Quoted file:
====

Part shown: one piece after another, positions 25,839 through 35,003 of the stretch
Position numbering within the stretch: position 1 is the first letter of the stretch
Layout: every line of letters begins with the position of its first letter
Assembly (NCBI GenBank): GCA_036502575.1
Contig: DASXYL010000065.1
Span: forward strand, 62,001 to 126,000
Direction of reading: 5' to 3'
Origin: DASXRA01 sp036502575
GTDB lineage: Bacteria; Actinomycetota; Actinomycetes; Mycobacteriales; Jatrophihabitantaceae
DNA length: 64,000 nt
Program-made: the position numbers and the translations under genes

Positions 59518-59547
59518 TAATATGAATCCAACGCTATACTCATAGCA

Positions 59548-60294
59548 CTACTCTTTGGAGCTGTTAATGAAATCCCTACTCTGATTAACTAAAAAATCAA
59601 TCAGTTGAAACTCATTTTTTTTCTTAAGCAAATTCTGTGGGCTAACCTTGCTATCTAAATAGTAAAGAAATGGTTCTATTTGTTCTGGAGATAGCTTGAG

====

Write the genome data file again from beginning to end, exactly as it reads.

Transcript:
Part shown: one piece after another, positions 25,839 through 35,003 of the stretch
Position numbering within the stretch: position 1 is the first letter of the stretch
Layout: every line of letters begins with the position of its first letter
Assembly (NCBI GenBank): GCA_036502575.1
Contig: DASXYL010000065.1
Span: forward strand, 62,001 to 126,000
Direction of reading: 5' to 3'
Origin: DASXRA01 sp036502575
GTDB lineage: Bacteria; Actinomycetota; Actinomycetes; Mycobacteriales; Jatrophihabitantaceae
DNA length: 64,000 nt
Program-made: the position numbers and the translations under genes

Positions 59518-59547
59518 TAATATGAATCCAACGCTATACTCATAGCA

Positions 59548-60294
59548 CTACTCTTTGGAGCTGTTAATGAAATCCCTACTCTGATTAACTAAAAAATCAA
59601 TCAGTTGAAACTCATTTTTTTTCTTAAGCAAATTCTGTGGGCTAACCTTGCTATCTAAATAGTAAAGAAATGGTTCTATTTGTTCTGGAGATAGCTTGAG